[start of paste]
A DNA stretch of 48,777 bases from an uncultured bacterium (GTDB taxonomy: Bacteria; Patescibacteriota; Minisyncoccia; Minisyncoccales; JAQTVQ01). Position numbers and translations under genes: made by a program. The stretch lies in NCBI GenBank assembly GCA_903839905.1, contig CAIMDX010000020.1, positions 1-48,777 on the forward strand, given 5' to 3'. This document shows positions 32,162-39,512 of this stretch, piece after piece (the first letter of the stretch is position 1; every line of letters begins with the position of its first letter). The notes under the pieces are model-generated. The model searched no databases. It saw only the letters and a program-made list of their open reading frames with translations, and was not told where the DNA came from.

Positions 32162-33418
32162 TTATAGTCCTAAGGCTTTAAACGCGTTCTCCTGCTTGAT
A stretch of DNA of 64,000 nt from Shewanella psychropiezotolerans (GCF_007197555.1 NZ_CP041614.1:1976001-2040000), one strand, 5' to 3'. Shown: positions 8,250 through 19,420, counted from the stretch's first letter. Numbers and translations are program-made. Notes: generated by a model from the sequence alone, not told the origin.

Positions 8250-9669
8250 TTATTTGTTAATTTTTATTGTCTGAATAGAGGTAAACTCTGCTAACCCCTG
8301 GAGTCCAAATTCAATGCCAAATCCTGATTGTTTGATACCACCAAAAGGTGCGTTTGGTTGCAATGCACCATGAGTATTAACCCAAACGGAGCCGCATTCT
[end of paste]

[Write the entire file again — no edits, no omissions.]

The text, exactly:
A DNA stretch of 48,777 bases from an uncultured bacterium (GTDB taxonomy: Bacteria; Patescibacteriota; Minisyncoccia; Minisyncoccales; JAQTVQ01). Position numbers and translations under genes: made by a program. The stretch lies in NCBI GenBank assembly GCA_903839905.1, contig CAIMDX010000020.1, positions 1-48,777 on the forward strand, given 5' to 3'. This document shows positions 32,162-39,512 of this stretch, piece after piece (the first letter of the stretch is position 1; every line of letters begins with the position of its first letter). The notes under the pieces are model-generated. The model searched no databases. It saw only the letters and a program-made list of their open reading frames with translations, and was not told where the DNA came from.

Positions 32162-33418
32162 TTATAGTCCTAAGGCTTTAAACGCGTTCTCCTGCTTGAT
A stretch of DNA of 64,000 nt from Shewanella psychropiezotolerans (GCF_007197555.1 NZ_CP041614.1:1976001-2040000), one strand, 5' to 3'. Shown: positions 8,250 through 19,420, counted from the stretch's first letter. Numbers and translations are program-made. Notes: generated by a model from the sequence alone, not told the origin.

Positions 8250-9669
8250 TTATTTGTTAATTTTTATTGTCTGAATAGAGGTAAACTCTGCTAACCCCTG
8301 GAGTCCAAATTCAATGCCAAATCCTGATTGTTTGATACCACCAAAAGGTGCGTTTGGTTGCAATGCACCATGAGTATTAACCCAAACGGAGCCGCATTCT